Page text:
President Bill Clinton had the ability to seem moderate to moderates and liberal to liberals, perhaps because he was a little of both (and a superb, shameless poser).
President Obama, however, has the ability to seem moderate to liberals and liberal to moderates, and he is unable to please one without turning off the other. He thereby disappoints both. For example:
Gay marriage currently has the Obama team tied up in knots. Here’s the latest media wreck as Obama’s deputy campaign manager tries to defend the indefensible:
Liberals see that and conclude Obama is a squish. But with his “evolving” line, moderates and social conservatives don’t give him any credit for “holding the line” on gay marriage. He’s just being a slippery pol.
Then there is the commemoration of Osama bin Laden’s assassination. The Hill reports on a new poll: “Forty-five percent of likely voters think Obama over-politicized the anniversary, including 65 percent of Republicans. But 46 percent of likely voters asserted that Obama’s approach was ‘about right,’ including 74 percent of Democrats. Independents however, said by a 52 percent to 36 percent margin that the anniversary was politicized.”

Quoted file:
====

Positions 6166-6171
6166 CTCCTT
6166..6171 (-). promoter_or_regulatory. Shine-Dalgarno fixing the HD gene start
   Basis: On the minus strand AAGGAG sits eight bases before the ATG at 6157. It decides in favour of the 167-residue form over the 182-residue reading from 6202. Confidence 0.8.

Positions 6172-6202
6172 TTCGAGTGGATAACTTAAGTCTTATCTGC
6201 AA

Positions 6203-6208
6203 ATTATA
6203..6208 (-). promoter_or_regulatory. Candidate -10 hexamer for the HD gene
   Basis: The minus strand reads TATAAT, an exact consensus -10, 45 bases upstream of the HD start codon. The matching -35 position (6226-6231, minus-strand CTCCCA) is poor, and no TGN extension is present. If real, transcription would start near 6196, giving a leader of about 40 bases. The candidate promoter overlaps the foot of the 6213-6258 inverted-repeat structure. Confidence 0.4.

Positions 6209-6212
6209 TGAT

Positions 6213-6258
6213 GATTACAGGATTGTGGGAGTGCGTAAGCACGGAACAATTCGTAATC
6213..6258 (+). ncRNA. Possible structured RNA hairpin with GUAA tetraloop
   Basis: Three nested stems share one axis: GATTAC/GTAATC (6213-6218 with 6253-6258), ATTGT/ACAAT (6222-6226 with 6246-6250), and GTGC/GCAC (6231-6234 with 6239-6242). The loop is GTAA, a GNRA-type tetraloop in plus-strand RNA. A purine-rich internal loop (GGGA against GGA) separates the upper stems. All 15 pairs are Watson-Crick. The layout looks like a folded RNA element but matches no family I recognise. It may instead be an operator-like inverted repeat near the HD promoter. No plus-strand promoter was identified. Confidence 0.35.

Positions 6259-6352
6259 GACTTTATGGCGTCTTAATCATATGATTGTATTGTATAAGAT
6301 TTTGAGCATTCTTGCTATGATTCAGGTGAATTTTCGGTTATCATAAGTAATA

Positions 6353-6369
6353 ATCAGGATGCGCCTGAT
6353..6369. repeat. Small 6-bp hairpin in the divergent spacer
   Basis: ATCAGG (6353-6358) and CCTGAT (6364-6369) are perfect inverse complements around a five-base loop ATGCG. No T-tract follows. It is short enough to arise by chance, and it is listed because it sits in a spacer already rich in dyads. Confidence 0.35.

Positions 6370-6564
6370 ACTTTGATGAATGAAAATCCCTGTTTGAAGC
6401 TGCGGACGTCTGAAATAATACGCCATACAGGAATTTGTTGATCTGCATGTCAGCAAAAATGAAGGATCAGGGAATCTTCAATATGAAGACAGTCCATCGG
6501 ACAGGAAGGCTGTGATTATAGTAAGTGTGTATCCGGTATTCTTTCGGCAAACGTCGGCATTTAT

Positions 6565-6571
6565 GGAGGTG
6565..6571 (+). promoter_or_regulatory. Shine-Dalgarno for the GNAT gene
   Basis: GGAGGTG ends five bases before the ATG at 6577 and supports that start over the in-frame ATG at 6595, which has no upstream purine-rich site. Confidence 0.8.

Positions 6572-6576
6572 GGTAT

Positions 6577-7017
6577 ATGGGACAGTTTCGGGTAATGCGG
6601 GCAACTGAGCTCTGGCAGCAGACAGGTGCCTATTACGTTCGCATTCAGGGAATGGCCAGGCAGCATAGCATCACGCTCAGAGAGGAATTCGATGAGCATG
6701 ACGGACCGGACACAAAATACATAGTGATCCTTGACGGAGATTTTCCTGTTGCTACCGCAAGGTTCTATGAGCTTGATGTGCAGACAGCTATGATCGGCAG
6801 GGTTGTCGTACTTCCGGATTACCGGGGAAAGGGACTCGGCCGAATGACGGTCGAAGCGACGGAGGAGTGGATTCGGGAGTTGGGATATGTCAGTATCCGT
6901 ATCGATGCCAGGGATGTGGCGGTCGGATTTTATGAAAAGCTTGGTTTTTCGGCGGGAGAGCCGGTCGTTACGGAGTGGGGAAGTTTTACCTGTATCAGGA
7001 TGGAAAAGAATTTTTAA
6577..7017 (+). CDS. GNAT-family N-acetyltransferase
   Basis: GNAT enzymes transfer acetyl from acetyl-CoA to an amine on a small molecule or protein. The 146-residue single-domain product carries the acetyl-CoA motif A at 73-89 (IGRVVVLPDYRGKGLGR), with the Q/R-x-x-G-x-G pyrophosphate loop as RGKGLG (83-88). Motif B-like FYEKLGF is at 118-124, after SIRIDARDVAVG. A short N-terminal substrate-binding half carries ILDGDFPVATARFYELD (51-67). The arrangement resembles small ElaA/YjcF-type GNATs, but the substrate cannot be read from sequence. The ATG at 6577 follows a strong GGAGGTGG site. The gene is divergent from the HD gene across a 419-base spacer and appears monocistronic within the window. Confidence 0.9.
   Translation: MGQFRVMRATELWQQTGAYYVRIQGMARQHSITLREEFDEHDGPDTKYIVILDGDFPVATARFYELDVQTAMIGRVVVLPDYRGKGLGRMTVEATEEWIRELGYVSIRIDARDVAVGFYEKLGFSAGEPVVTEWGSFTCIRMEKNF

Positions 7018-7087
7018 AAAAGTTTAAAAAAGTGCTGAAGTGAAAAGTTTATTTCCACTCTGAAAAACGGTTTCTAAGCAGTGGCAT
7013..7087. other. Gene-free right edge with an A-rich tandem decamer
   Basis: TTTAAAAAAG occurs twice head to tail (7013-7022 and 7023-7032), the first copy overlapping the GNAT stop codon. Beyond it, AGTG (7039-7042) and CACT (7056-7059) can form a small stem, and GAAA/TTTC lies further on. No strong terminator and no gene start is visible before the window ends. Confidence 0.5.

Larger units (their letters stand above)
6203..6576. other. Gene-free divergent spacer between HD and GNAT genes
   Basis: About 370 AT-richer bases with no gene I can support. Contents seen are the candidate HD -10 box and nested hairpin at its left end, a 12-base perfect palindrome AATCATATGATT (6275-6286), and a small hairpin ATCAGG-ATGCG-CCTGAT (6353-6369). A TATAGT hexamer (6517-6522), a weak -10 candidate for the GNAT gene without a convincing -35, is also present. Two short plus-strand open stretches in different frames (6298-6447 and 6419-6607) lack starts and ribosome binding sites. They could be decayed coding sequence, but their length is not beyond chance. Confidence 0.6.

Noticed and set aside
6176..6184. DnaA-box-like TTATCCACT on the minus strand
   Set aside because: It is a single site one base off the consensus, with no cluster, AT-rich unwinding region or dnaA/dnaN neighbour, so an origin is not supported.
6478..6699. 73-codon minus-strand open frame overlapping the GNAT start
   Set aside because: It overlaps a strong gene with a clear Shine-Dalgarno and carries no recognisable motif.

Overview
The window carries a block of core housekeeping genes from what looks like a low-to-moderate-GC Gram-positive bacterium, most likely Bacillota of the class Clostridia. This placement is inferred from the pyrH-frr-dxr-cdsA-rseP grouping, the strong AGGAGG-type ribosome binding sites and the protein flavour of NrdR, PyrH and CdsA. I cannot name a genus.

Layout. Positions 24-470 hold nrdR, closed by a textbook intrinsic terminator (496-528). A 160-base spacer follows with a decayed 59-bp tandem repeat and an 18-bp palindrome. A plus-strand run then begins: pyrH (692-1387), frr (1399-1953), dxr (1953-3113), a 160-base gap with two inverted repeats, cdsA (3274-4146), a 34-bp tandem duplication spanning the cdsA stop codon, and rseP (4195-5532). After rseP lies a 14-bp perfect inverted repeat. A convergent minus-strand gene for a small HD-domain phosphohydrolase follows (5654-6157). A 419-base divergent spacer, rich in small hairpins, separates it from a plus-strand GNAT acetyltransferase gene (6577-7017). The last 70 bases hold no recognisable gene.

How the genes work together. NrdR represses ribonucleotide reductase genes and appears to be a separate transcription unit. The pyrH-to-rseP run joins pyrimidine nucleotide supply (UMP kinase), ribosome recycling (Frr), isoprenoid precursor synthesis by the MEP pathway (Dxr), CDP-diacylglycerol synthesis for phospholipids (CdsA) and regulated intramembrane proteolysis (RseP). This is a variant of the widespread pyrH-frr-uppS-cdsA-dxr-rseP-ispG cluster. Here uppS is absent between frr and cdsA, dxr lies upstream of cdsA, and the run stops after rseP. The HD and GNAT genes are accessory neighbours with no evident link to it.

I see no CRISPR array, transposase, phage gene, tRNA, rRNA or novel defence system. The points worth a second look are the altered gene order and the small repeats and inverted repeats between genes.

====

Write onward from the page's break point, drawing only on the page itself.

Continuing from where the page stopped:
Liberals, I suppose, liked his showmanship (maybe because, in their minds, that insulated him from the dovish label applied by conservative), but what pleases them turns off nonliberals. (Interestingly, he’s not impressing the voters at large with his foreign policy skills: “Only 37 percent of likely voters believe Obama has made the United States more respected internationally, versus 42 percent who think the opposite. Seventeen percent don’t think he’s made any difference.”)
And then there is Obama’s approach to the debt. Liberals (a la Paul Krugman) think Obama has been on some austerity kick, snookered by the right into spending less than he could have. (How much could he have? The sky’s the limit!) So the left thinks he’s preoccupied with the debt. Meanwhile, the majority of independents share Republicans’ view that he’s been horribly profligate. He scores poorly on the debt in poll after poll with these voters.
Now before you get misty-eyed in sympathy for the poor, misunderstood president, one should consider whether this is not political karma at work. In 2008 Obama ran as a blank slate, letting liberals think he was a liberal and moderates think he was moderate. In office his rhetoric has often clashed with his actions on everything from tax and entitlement reform (where he’s done nothing effective) to Middle East policy (where he proclaims his devotion to Israel and then tries to muscle the Jewish state on borders, building in Jerusalem and holding back on a strike against its existential threat). Isn’t pleasing no one, therefore, just deserts for a pol who promised everyone what they wanted to hear and then delivered so little?